As Hurricane Maria bore down on Puerto Rico Wednesday, several nonprofits met in Hartford to plan relief efforts.
Luis Davila, a representative from the Puerto Rican government based in Washington D.C., called into the meeting with sobering news.
“This is not the same update that I gave you for Irma. I wish it was. We had a direct hit,” Davila said.
On Wednesday afternoon, Puerto Rican officials said the hurricane knocked out all power on the island.
Davila told representatives from several Connecticut Puerto Rican and Latino nonprofits the island was now looking for resources to rebuild its infrastructure and housing damaged by high winds and rain.
“The main thing we need is to rebuild and bring everything back to normal as soon as possible,” Davila said.
He said they were looking to make connections with major corporations for construction materials -- and that officials would have a better idea of the supplies needed once first responders were able to start to work after the storm passes.
There are nearly 300,000 Puerto Ricans living in Connecticut. Jason Ortiz of the Connecticut Puerto Rican Agenda said hundreds of volunteers signed up in the state to help after Hurricane Irma hit the island earlier in the month.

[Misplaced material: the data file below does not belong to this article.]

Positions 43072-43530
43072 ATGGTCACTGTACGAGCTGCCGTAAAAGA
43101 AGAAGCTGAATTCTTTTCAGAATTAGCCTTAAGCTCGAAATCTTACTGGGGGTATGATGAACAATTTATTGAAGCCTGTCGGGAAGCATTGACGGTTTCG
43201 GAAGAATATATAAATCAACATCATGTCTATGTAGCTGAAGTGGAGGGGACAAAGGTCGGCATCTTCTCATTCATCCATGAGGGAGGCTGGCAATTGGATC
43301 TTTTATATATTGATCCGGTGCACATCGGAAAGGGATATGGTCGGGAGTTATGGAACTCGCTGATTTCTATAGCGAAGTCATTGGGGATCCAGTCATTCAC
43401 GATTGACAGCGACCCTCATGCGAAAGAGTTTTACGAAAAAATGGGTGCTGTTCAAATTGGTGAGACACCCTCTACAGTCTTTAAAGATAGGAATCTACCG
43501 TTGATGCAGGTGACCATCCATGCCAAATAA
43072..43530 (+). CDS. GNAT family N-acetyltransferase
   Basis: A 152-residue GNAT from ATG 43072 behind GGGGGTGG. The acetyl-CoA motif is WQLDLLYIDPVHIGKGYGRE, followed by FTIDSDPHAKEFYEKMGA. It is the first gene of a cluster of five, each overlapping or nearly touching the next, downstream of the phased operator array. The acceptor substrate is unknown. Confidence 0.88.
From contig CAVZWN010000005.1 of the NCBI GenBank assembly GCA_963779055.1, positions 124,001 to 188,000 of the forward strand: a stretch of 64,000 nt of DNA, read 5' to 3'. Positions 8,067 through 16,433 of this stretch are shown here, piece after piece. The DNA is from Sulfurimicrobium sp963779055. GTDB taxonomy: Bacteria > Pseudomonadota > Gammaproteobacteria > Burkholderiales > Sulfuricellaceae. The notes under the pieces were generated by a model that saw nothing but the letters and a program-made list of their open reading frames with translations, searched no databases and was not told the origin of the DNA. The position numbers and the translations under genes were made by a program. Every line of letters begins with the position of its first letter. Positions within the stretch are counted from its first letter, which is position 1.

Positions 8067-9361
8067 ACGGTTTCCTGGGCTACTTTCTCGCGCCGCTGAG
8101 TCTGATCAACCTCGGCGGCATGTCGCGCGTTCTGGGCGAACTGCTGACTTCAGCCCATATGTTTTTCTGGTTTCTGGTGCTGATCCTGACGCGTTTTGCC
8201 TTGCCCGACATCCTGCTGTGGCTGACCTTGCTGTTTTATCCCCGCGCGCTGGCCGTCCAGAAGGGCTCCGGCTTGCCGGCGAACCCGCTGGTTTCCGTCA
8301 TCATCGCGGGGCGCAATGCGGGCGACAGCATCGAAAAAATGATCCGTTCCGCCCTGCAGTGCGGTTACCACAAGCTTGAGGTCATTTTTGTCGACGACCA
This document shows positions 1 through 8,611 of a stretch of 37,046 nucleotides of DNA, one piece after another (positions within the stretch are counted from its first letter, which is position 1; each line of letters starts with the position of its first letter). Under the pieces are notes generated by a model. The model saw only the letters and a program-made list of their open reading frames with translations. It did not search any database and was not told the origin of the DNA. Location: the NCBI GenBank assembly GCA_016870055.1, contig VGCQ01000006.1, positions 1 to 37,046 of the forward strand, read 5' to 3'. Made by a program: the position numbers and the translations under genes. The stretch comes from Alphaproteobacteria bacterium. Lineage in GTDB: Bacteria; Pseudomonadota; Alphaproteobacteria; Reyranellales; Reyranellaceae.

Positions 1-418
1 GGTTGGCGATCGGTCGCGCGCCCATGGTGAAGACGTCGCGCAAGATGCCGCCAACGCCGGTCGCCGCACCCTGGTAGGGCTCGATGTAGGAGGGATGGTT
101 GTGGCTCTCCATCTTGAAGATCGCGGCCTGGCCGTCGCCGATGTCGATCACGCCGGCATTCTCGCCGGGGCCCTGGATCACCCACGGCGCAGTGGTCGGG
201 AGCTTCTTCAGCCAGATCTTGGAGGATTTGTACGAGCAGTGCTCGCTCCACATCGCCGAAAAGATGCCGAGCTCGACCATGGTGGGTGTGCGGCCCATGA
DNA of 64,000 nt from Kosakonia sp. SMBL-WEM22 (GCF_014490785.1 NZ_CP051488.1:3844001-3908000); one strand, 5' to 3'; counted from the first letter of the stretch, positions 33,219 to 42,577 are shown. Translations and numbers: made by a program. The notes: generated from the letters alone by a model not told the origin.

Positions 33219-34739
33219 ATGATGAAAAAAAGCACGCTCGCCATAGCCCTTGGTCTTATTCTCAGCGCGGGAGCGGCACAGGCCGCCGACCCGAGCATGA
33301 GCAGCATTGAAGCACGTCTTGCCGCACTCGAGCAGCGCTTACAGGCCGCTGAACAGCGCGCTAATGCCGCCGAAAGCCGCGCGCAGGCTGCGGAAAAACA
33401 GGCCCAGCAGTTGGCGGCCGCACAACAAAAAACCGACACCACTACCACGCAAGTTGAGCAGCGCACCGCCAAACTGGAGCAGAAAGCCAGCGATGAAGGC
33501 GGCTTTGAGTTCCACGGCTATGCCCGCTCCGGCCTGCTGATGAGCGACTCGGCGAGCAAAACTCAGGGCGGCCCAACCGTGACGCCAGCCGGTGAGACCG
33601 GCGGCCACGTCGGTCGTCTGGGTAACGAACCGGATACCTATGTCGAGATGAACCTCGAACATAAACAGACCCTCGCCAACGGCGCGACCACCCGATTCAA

“We’re watching what is happening, we’re in contact with our families,” Ortiz said. “I have family in Puerto Rico. My sister lives in Añasco with my grandmother. And so I check with them frequently to make sure things are going on. Really the big thing here is communication with the island. Getting it to folks here in Connecticut.”
Fernando Betancourt of Hartford’s San Juan Center said he wants to make sure that the funds they raise in Connecticut go to the people most in need -- and that the donation system is transparent.
“By that I mean that we can demonstrate that anyone that has donated funds, they know where they went to -- what organizations received the funds, and who was the beneficiary,” he said.
Organizers said they are planning a hurricane relief fundraising event in Hartford on October 1 at the Center for Latino Progress.
Frankie Graziano contributed to this report.
This story is part of “The Island Next Door,” WNPR’s reporting project about Puerto Rico and Connecticut after Hurricane Maria.